Are Tomatoes Fruits Or Vegetables?: The Supreme's Court 1893 Decision
By | May 10, 2019
The tomato… is it a fruit or a vegetable? Ask a group of botanists and they will tell you that the tomato is a fruit, but ask many chefs and they will tell you that it is a vegetable. So, who is right? Are tomatoes fruits or are they vegetables? Well, it's kind of both, but legally-speaking, it's a little more complicated than that. It turns out we can finally put this debate to rest. The Supreme Court ruled on the classification of the tomato back in 1893 in an obscure, yet monumental court case: Nix v. Hedden. The verdict? Well, let’s find out.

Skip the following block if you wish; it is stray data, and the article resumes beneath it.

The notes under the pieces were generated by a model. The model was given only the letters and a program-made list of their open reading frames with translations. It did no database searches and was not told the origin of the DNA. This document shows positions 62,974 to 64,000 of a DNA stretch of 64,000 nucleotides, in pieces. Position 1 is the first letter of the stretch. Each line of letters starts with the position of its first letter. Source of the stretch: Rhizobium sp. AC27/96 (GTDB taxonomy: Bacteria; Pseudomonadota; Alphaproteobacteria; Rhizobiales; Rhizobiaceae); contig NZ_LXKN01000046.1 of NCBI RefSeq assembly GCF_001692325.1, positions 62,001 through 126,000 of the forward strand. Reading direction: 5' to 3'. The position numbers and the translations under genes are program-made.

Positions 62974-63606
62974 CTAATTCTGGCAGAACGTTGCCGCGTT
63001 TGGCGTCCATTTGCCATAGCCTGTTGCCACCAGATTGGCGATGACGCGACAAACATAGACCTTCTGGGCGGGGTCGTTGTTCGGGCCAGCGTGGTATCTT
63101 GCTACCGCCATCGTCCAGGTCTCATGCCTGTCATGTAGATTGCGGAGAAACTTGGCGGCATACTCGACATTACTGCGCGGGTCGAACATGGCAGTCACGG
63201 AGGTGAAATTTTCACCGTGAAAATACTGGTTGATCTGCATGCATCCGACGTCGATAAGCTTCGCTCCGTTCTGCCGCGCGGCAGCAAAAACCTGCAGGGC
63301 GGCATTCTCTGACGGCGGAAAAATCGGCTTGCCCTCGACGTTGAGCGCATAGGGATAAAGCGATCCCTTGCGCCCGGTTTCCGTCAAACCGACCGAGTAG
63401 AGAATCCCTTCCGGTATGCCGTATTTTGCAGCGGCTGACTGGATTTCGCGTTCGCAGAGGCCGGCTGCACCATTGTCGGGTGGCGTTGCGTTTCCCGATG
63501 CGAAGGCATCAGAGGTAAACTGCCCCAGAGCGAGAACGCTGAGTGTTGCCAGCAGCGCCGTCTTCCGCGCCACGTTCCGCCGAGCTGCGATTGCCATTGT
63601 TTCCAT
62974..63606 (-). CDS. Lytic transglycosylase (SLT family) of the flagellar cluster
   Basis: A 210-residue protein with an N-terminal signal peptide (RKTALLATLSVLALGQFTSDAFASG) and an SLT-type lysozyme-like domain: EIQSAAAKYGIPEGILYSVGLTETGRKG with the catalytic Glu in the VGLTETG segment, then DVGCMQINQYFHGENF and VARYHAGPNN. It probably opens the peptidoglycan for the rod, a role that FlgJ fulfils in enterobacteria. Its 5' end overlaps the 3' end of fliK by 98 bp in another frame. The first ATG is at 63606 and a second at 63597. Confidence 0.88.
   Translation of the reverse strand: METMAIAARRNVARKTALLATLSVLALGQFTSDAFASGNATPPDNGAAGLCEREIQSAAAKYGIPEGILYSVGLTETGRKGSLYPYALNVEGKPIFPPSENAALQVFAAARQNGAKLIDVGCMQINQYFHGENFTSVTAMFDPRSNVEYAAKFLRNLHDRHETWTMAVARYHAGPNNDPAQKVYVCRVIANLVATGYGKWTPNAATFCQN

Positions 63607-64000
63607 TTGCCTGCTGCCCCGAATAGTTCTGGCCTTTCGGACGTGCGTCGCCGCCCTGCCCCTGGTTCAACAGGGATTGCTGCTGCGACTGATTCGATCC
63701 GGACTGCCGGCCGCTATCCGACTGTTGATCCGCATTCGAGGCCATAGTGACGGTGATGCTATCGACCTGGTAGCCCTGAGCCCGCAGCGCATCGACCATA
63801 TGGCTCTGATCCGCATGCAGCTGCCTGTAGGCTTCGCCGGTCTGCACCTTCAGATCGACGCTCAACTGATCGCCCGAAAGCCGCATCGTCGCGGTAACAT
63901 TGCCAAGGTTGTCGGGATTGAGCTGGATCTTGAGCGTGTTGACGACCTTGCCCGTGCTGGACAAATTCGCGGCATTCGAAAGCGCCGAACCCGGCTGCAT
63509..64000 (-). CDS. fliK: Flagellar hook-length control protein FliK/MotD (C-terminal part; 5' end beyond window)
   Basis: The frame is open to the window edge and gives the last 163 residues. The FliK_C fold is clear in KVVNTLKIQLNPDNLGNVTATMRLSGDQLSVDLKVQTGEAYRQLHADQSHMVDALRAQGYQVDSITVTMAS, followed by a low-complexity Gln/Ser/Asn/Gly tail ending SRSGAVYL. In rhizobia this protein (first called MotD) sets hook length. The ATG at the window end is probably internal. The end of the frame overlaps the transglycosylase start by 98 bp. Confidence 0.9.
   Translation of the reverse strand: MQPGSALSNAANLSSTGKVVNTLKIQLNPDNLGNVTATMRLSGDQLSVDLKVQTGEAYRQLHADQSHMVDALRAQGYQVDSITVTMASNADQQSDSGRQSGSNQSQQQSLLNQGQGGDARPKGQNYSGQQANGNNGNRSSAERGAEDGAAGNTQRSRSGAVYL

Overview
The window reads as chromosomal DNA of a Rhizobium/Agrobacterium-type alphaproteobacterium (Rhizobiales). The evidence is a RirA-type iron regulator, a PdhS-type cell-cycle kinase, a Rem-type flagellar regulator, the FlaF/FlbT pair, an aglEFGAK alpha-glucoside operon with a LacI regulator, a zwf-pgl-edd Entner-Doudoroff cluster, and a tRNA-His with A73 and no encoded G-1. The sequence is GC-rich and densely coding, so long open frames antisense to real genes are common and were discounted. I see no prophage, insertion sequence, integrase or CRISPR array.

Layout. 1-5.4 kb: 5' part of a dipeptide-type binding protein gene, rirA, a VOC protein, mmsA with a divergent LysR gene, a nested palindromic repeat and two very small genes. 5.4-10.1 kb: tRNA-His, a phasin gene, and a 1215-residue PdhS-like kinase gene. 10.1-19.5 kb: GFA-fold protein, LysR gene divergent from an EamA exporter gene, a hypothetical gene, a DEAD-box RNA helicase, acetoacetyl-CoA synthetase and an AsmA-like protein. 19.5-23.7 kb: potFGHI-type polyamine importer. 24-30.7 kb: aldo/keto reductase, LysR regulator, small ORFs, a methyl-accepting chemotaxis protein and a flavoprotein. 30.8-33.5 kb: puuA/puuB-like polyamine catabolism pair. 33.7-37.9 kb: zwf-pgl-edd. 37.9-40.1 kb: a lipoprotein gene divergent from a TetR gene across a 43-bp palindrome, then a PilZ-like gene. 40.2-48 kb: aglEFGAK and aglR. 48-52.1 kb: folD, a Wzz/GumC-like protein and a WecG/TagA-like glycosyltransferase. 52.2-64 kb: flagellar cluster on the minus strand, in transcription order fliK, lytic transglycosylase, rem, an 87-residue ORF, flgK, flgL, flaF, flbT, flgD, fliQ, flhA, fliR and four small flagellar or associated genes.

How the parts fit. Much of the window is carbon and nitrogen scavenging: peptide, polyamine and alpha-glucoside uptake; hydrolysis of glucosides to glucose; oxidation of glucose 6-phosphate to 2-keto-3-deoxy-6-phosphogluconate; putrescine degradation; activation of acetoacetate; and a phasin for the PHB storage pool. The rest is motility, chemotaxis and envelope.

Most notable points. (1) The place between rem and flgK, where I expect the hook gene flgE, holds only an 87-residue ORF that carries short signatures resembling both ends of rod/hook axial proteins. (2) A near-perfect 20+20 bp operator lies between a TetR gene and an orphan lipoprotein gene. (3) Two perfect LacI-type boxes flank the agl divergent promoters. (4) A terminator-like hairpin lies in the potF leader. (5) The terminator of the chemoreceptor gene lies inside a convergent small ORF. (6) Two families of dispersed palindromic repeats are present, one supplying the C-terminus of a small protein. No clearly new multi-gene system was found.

The Tomato as a Vegetable
Those in favor of labeling tomatoes as vegetables point to the culinary uses of the tomato as their key piece of evidence. Vegetables, in a culinary definition, are less sweet than fruits. They are generally not used to make desserts, but are, instead, used to make main courses, salads, side dishes, and soups. Botanists, however, are less concerned with the taste of the product than they are with the part of the plant from which the product came. Vegetables are defined as edible plant parts. These can include roots and tubers (like carrots and potatoes), leaves (as in lettuce), flowers (like broccoli and artichokes), stalks (like celery), and seed pods (as in beans and peas).